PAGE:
However, we’ll repeat that General Impairment DUI convictions can and do still happen in Pennsylvania despite a low BAC at the time of the arrest.

Don’t Roll the Dice on Guessing Your BAC

Let’s pretend you can’t legally be arrested for DUI for being below 0.08% BAC, which can be the case in other states. Even then, you should never ration your alcohol consumption in an attempt to limit your BAC below 0.08% BAC.

Many factors go into how your body processes alcohol and how that alcohol ends up saturating your bloodstream. While those BAC-per-drink charts are based on some decently sound science, they make a lot of assumptions. Women and those with lower-than-average body weight can easily become intoxicated more quickly. 

Furthermore, having a low blood sugar can both cause your BAC to increase more than normal, and can cause greater impairment in comparison to someone with the same BAC who has recently eaten. This can mean you’re technically more impaired if you have diabetes or have not eaten recently.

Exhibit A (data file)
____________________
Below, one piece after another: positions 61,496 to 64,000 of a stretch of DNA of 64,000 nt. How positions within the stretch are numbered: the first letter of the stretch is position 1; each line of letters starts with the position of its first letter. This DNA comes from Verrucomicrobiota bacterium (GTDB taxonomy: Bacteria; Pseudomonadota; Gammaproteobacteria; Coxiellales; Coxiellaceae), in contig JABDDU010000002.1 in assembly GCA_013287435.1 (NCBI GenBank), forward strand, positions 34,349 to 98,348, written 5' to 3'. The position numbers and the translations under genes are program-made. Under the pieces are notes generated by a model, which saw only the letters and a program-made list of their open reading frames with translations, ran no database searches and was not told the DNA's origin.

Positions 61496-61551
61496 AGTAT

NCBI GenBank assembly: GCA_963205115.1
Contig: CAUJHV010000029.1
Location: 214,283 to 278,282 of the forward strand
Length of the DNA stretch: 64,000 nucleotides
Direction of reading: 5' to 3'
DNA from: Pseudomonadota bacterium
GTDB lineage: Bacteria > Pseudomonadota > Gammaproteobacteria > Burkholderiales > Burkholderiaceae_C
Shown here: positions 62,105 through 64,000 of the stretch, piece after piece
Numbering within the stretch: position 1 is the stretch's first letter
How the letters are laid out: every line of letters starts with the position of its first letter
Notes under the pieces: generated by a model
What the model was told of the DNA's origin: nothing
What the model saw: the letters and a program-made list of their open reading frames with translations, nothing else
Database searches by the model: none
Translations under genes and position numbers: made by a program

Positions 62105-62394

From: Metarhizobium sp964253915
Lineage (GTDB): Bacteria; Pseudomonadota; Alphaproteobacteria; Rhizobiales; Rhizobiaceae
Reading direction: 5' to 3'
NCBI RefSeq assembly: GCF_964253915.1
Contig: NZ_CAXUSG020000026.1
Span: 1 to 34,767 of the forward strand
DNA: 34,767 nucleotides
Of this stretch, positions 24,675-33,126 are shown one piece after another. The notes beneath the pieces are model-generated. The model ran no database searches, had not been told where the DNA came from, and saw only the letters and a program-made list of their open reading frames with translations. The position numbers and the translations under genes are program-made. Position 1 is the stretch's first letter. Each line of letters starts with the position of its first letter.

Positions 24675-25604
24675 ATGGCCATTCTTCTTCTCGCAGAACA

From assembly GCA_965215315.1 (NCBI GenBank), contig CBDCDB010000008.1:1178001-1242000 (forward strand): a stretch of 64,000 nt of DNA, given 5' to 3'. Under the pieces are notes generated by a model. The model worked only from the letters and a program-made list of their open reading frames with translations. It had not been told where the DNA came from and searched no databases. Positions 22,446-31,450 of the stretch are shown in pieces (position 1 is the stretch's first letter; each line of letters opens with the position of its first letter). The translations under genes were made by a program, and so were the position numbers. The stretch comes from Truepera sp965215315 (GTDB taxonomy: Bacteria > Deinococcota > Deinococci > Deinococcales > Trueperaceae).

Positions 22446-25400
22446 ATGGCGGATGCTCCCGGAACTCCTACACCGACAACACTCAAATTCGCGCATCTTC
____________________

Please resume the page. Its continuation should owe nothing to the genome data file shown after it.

One of the most damning facts that pokes a hole in the “I’ll just have two drinks and be fine” strategy is that your BAC increases dramatically even after you’ve had that last drink. You can try to game your BAC level all you want, but your liver doesn’t work on a schedule, and your body’s response can be unpredictable.

Know the Risks of Drinking and Driving, And Know Your Rights if Arrested for DUI in Pennsylvania

All of the above information is meant to argue one thing: you can be arrested for DUI no matter how much you choose to drink. It’s all up to the officer who decides you are a DUI suspect.

Even so, you do have legal rights once you have been arrested for a suspected DUI. You can appoint an experienced Pennsylvania DUI lawyer to represent you and defend against your charges. If you can demonstrate that you weren’t impaired as reported or that the officer violated due process, you may be able to reduce your charges, challenge certain evidence, or have charges against you dropped.

In any case, appointing a DUI defense lawyer in Pennsylvania can help you leverage your rights to fair prosecution and due process during your criminal proceedings. Find out what legal strategies you may have available during a free, no-obligation case review with Steven E. Kellis. Call (267) 314-6693 or contact us online to schedule your free consultation now.